The new work which was premiered was very noisy and discordant. Interesting but glad when it was over! Why do young classical composers eschew melody? Rock musicians have it - I don't see why you cannot as well. I realise it was challenging but not many people would listen to it again.
Mon 7 Mar 2011 - Sir Simon Rattle
This was a fantastic concert with the LSO playing so thrillingly for Simon Rattle. It was also a splendid advertisement for a live occasiion. I am glad Radio 3 was recording it but I doubt if many receivers can cope with the enormous dynamic range in the Messiaen and also at some of the climaxes in the Bruckner. The Messiaen was also thrilling visually - especially that huge gong right at the back. Everyone seemed to be swept away by the intensity of the performance.
This was an outstanding concert.
Great concert - Bruckner is one my favorites - the orchestra was marvelous; not a big fan of Messiaen though -- it really hurt my ears and i was worried about hearing loss but the Bruckner no 9 was terrific.
I agree with those critics who gave this concert 5 stars--it was one of the most exciting concerts I've been to and probably the first time that I enjoyed Bruckner. Loud? yes, but why not? The large tam tam was incredibly atmospheric and well controlled. The critic who thought it was too loud should come to the Royal Centre in Nottingham and hear how loud the Halle can play. Yes, lovely Wagner tubas--they deserved the "stand-up" and Rattle's hand shake.
Wed 2 & Thu 3 Mar 2011 - Valery Gergiev/Mario Brunello (2 Mar only)
The concert on march 2nd was inspiring. Gergeiv and his total command of the music drew me in.The cellist was excellent-and, for me- educational. The Mahler was total immersion of the poetic kind. Thanks Maestro.
Just a quick note to express my thanks and indeed amazement at how enjoyable last night’s performance (3.3.11) of Mahler’s 9th symphony and the fragment if the 10th was. The power, emotional depth and subtle nuances drawn out of such a marvellous orchestra by Valery Gergiev made it a highly memorable experience. All that applause and ovations more than deserved; I hope the LSO and their exemplary conductor realise how happy they make people. Thank you to all involved.
Thanks to the wonderful LSO much is possible and I congratulate them and their leader on their efforts last week. I shall however not order tickets again when G conducts Mahler...leave that to someone else please.
Gergiev, the LSO and Mahler's 9th Symphony - a Sublime performance.
I loved the Wednesday concert, in fact I loved it so much, I went again... on Thursday. And, what a treat this was again. The Mahler's 9th and particularly its ending does not get much better. The Adagio in the 10th performed by the LSO under the amazing Valery Gergiev was in a class of its own. Especially, since most of the coughers took an early exit at the interval, and just as well they did.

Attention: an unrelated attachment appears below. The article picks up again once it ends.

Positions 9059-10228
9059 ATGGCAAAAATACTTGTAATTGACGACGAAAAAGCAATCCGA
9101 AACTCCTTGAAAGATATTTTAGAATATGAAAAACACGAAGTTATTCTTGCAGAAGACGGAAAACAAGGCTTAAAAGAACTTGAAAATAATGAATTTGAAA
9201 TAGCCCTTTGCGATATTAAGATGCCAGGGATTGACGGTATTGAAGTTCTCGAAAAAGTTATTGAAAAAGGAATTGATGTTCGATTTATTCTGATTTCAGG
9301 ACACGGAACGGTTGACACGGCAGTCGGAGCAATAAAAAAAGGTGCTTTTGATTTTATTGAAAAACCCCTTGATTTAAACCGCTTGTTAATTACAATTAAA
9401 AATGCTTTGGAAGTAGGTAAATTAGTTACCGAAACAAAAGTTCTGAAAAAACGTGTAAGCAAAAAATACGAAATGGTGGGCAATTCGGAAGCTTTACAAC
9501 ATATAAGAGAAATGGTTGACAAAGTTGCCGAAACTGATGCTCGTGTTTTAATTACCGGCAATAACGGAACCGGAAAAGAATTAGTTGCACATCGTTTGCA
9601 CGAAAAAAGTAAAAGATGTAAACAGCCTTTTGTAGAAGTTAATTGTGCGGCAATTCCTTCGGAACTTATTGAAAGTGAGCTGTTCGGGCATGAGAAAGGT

Professor Geoffrey Broadbent
I was particularly intrigued to attend this performance because I'd hear Dudamel and the LAPO in Mahler 9 two weeks earlier (with Rattle's Mahler 3 in between) .
I thought the Ninths were both magnificent, in their very different ways. Dudamel's was unbelievably mature - I've written a review for the Mahler Society about it - and Gergiev's was much more penetrating than the first time I heard him do it. Truth to tell, I found some of it it a bit fast, especially the final Adagio, but that fabulous fade-away to nothing was as sublime as I've ever heard it - and that includes Barbirolli, Haitink, Klemperer, Bernstein and many others.
I have two complaints, however, about the 10th. First of all, after an hour and a half's close concentration on the Ninth, it was a bit exhausting to come back for an encore. I noticed that quite a few people didn't.
Secondly, I find Gergiev's Mahler so refreshing - after the far too hot-house-delicate Abbado - that I just wish he'd do the whole symphony. I know that great, traditional Mahlerians, such as Bernstein and Haitink, have refused to do it but that's not quite the point. It does represent Mahler's post-Ninth development - including the anguish over Gropius and Alma (I was once invited to have dinner with them but I couldn't go) - that to leave his life at the end of the Ninth, marvellous though it is, literally is a falsification of history.
The opening of Adagio, of the Tenth, of course, is superb, with it's premonitions of the Second Viennese School, but the closing Adagio is something else again; perhaps the finest movement in the whole of the symphonic literature.
So please, Maestro Gergiev, let's have the whole thing from you. I've pleaded for this before but it would be inimitable. I know Cooke's score presents its problems; tempi etc, but other, much less able conductors, seem to negotiate them quite effectively. We have, actually met but you wouldn't remember. It was at an LSO friends lunch - before your Mahler cycle - but I was so awe-struck that I didn't have very much to say. We just talked a bit about my field which is architecture but if I'd known then that you weren't going to do the whole of the Tenth, I'd have mentioned it!